I was just wondering — if the plural of "Atlas" is "Atlanten", and if "Kompass" has the admittedly apocryphal alternative plural of "Kompanten", why isn't the plural of "Albatros" also "Albatronten"?
A quick websearch reveals that I'm not the first to who this thought occurred: here's a relevant thread from the Gesellschaft zur Stärkung der Verben — quite a bit of is a bit difficult to decipher thanks to their generous use of Neutsch, but it's hilarious nonetheless.
I rather like the idea of alternative singulars, too, "Tas" (for "Tanten"), "Elefas" (for "Elefanten") and so on. And while some hypothetical plural forms are perhaps best avoided (e.g. "Kaktunten"), there are others I can very much get behind, as it were, say "Anananten".
(And I'll have to remember the phrase "dativus duplex commoditatis"; if any more proof was needed that quidquid latine dictum sit altum videtur, this is it. Every form of verbal expression, no matter how abhorrent, can be made perfectly cromulent by giving it a highfalutin Latin name, and what's more, people without a good command of said language won't just fail to understand the joke, they won't even realize there is one.)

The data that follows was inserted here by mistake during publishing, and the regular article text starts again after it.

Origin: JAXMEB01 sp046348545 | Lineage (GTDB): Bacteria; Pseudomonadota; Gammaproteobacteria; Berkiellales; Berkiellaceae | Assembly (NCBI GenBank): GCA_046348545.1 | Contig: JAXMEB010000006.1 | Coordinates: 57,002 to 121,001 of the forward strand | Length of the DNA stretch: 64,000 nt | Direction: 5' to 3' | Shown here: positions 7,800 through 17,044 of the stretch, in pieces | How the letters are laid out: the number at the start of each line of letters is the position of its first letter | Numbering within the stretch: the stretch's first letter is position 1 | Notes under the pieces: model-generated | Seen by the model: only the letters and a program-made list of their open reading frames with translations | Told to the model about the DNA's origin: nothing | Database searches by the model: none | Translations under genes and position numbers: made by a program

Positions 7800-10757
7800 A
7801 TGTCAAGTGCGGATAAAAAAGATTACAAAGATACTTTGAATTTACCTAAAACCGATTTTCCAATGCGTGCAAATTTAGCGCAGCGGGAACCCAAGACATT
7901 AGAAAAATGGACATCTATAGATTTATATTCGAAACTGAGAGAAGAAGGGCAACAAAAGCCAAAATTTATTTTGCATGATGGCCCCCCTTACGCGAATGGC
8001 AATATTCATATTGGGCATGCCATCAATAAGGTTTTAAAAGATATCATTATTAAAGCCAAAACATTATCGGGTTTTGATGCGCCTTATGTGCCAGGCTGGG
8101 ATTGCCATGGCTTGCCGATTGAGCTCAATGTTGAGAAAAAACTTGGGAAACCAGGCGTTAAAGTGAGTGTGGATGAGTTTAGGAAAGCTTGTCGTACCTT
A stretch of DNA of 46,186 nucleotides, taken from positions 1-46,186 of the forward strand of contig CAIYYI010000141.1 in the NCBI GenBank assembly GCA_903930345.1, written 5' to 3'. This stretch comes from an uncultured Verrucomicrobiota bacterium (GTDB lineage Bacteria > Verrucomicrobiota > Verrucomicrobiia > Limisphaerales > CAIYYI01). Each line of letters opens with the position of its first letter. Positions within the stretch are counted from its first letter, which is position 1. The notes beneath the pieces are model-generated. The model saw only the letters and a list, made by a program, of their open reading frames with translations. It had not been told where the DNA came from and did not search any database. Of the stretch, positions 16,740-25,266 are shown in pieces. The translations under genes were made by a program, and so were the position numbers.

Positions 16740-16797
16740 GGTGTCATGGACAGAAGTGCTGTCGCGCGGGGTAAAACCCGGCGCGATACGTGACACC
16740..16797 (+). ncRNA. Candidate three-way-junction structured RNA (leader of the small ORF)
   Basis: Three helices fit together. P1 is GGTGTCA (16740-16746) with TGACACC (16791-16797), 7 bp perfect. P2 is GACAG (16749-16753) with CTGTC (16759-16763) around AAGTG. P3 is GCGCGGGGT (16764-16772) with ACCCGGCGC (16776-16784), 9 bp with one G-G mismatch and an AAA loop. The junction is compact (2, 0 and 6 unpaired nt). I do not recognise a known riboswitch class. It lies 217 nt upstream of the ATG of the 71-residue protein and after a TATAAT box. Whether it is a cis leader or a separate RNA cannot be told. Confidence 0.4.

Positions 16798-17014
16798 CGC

Anyhow, the entire forum is a gold mine. For instance, take this quote from War da was? Peter Schanz wandert auf dem ehemaligen Grenzstreifen (SZ Magazin No. 40, 2009-10-01):
Zwischen dem Landkreis Lüchow-Dannenberg und dem Altmarkkreis Salzwedel bilden die Dörfer auf der Wanderkarte ein dadaistisches Gedicht:
Harpe Warbke Nipkendey –
Jiggel Gain Bonese?
Ritze Binde Brietz Kakau,
Proitze Kaulitz Cheine Schmarsau!
I've not laughed so hard in quite a while. :)